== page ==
The behaviors we see and feel from a loved one with Alzheimer’s are often disconcerting, frustrating, and too many times result in an angry reaction.

The typical paradigm: confusion, frustration leading to the eventual blow up.

Until you find a way to cope and communicate effectively with a person living with dementia, as a caregiver these same feelings will continue to reoccur. The result is a daily dose of angst, anger and guilt for having allowed yourself to go to a place that isn’t positive for you or your loved one.

A positive approach is to start looking at the world of the Alzheimer’s impacted loved one from their eyes not your own. Theirs are remote memories. They are not always “in the moment.” Think about starting at the beginning of their memories and using known methods to draw out their long-term memories. Know methods include music, dance, art and reminiscence of their life experiences. The best parts of them are still there. They just need help to be draw them out. Talk with them. Engage and they will engage back.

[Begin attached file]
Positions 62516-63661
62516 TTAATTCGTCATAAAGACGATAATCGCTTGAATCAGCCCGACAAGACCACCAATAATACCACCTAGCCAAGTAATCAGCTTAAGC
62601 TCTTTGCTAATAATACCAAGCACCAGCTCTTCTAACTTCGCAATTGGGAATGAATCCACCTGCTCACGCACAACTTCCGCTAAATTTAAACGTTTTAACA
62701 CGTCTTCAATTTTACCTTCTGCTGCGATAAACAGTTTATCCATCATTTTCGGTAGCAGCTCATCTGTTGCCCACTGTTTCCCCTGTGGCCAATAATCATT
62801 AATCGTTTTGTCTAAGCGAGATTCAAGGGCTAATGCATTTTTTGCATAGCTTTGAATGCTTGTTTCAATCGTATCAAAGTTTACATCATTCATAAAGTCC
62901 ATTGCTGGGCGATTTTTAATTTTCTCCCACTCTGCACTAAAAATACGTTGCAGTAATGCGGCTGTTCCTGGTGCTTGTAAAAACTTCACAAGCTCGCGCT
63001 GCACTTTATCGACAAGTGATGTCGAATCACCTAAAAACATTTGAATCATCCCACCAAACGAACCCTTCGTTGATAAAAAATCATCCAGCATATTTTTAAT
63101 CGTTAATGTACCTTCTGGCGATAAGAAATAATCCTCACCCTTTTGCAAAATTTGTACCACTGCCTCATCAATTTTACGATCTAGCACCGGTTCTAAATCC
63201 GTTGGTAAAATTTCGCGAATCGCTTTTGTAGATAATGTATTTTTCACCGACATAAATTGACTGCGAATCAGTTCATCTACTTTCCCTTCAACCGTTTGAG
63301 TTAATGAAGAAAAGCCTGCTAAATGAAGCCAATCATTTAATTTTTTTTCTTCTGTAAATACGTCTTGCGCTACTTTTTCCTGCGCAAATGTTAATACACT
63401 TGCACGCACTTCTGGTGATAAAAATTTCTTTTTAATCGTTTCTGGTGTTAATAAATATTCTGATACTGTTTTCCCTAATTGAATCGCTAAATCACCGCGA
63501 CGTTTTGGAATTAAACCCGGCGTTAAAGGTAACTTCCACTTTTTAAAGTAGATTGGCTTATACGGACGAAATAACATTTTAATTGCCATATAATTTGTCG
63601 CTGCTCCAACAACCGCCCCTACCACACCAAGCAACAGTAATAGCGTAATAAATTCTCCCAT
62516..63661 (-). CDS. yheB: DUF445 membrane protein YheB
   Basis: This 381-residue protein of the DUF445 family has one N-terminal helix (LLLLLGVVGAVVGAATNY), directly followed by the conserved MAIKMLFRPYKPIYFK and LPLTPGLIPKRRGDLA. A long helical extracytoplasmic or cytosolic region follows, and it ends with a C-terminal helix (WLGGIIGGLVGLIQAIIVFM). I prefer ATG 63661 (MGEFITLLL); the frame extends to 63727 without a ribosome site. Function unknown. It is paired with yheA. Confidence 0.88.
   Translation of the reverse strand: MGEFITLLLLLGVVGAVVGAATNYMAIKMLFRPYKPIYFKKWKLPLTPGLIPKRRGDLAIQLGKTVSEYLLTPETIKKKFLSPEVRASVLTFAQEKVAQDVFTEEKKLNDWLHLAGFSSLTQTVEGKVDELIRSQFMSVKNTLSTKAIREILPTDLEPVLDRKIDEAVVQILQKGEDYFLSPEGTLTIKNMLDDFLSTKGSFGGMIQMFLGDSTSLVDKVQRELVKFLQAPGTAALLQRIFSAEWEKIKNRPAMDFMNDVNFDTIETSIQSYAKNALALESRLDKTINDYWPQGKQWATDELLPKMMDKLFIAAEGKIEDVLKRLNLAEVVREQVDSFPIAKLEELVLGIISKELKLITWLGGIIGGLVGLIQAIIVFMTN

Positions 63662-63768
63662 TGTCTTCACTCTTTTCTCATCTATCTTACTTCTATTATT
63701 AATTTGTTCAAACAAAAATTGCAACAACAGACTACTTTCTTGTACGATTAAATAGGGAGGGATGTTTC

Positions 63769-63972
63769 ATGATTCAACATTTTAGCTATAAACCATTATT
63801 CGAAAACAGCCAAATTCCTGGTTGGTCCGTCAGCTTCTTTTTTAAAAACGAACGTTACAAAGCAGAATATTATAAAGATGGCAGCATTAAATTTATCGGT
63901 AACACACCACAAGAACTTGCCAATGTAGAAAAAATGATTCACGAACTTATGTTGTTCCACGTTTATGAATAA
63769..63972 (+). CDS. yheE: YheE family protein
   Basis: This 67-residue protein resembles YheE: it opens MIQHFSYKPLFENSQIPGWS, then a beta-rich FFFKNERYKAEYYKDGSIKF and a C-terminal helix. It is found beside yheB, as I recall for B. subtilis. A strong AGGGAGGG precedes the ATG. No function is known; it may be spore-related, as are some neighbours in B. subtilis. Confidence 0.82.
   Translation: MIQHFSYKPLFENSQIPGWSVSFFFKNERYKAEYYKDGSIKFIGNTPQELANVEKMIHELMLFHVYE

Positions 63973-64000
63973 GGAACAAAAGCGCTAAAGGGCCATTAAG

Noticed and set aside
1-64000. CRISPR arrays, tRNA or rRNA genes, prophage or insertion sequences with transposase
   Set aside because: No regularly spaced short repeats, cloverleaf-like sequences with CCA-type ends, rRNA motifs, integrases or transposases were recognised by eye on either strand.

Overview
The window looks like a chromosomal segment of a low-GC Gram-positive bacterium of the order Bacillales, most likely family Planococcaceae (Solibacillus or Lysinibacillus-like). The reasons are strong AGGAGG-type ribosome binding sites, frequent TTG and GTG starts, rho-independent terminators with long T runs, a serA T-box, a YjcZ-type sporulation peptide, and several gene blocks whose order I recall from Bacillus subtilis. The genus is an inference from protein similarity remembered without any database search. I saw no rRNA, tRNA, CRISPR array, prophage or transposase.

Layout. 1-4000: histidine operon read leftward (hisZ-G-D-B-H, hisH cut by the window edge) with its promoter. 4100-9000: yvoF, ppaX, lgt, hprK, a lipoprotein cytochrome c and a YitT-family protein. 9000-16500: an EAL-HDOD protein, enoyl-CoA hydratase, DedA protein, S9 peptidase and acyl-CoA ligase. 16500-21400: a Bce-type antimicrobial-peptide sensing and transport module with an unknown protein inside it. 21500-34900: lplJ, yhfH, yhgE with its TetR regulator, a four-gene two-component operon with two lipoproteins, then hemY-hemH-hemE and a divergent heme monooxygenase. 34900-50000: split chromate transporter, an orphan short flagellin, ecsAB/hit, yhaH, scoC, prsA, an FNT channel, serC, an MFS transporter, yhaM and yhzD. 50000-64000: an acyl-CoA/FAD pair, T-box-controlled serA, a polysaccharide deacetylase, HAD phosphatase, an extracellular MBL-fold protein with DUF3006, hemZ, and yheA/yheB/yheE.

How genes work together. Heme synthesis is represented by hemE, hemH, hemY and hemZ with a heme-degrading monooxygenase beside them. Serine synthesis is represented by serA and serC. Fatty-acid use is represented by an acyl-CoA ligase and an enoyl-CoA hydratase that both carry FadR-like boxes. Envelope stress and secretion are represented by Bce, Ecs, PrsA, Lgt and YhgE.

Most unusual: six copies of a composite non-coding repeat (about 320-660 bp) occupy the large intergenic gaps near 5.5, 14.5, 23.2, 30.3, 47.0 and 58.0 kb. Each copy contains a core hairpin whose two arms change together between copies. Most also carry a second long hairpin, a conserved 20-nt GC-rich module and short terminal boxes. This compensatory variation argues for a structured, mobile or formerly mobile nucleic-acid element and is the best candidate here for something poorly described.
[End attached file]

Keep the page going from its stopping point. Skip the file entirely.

Here is the best part. Once you get the hang of operating in their universe you will receive a very pleasant surprise. Your loved one will come back and start joining you from time to time in the real world.

Don’t believe the naysayers – Alzheimer’s patients (your loved one) are capable of more than you can imagine. Start using the memory inducing “tricks” mentioned above and treating your loved one the way you always did – then see what happens.

As many have already learned, Alzheimer’s patients can be interesting and fascinating.

Give it a shot and then you will see what I’ve seen.

Ron Gregory
Founder & President
Alzheimer’s Music Connect

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